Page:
Florida’s new guy called a spade a spade. It’s time to be happy with where you are and stop trying to make excuses for the last four years of failure.

Previous articleFlorida Gators Thoughts of the Week: April 1 – April 7
Next articleNixon impressed by Florida’s offense
Nick de la Torre
A South Florida native, Nick developed a passion for all things sports at a very young age. His love for baseball was solidified when he saw Al Leiter’s no-hitter for the Marlins live in May of 1996. He was able to play baseball in college but quickly realized there isn’t much of a market for short, slow outfielders that hit around the Mendoza line. Wanting to continue with sports in some capacity he studied journalism at the University of Central Florida. Nick got his first start in the business as an intern for a website covering all things related to the NFL draft before spending two seasons covering the Florida football team at Bleacher Report. That job led him to GatorCountry. When he isn’t covering Gator sports, Nick enjoys hitting way too many shots on the golf course, attempting to keep up with his favorite t.v. shows and watching the Heat, Dolphins and Marlins. Follow him on twitter @NickdelatorreGC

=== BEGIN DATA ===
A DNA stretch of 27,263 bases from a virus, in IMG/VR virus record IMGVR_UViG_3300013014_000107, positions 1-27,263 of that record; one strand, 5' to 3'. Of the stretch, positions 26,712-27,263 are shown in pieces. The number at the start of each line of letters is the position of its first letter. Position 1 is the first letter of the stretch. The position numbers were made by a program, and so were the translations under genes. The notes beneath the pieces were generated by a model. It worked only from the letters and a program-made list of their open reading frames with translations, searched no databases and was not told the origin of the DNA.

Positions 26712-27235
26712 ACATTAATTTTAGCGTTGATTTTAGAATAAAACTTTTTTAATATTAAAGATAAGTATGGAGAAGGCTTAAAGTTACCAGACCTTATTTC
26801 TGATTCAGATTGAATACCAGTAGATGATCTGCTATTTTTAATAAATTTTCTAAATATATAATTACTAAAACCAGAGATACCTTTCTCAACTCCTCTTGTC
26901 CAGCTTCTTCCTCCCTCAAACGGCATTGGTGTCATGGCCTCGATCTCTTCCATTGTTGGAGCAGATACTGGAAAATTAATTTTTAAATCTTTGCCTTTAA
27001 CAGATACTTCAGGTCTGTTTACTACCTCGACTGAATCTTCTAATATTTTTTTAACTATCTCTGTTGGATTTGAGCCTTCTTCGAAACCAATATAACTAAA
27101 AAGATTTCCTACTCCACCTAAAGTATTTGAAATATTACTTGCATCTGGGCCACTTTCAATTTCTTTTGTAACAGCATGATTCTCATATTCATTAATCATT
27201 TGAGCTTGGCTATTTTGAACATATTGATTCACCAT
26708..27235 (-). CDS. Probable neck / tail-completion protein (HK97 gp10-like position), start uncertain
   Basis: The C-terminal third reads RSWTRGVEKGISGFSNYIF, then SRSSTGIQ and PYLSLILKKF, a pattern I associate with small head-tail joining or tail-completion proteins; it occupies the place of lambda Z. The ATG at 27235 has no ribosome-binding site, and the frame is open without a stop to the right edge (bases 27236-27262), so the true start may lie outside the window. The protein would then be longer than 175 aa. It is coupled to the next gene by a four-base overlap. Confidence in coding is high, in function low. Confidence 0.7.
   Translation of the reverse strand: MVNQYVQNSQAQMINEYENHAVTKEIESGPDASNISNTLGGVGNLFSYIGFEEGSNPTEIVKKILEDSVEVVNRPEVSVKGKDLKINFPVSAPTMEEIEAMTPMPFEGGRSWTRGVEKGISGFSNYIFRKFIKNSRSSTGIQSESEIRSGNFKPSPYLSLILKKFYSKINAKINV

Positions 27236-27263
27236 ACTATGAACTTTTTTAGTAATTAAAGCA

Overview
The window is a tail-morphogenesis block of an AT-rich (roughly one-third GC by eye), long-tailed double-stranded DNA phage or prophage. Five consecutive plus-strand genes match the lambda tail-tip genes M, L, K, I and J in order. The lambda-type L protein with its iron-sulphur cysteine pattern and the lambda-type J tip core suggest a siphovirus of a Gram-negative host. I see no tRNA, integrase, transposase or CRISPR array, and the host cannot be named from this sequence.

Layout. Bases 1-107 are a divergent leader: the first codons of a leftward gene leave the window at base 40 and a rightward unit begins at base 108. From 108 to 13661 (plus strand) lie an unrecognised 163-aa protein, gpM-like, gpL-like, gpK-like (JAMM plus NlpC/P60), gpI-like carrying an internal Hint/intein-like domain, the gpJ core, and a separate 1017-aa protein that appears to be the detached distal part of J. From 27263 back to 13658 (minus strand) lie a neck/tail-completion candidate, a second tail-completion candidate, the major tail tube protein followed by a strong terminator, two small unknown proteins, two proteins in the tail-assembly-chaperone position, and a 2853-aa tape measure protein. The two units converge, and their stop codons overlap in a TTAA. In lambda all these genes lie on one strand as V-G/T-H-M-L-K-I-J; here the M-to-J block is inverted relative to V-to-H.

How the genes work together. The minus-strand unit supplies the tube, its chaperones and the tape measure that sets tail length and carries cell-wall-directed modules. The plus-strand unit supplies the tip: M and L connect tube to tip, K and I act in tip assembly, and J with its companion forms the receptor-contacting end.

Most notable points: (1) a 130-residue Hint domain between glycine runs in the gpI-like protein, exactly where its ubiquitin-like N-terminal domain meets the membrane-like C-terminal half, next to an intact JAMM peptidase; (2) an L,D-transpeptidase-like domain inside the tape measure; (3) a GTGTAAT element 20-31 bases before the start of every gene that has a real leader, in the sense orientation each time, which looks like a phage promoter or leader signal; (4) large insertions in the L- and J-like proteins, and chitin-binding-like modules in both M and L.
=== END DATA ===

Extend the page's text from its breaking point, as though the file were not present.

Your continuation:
1. Nick, another good article. You and the gang at Gator Country do an excellent job at informative sports journalism.. That said, as a Gator since 1965 and a season ticket holder many of those years I become almost physically ill at the thought of what Foley-Muschamp have done to this football program. I realize that Foley, in some circles, is considered beyond any criticism. In fact, in hiring a DC when UF needed an experienced, first-rate head coach, Foley was a major contributor to the shameful debacle of the Muschamp Era. I am one of those who believes that Coach Mac can bring the Gators back to SEC relevancy. But patience, patience, patience will be the operative word and emotion for the next couple of years!!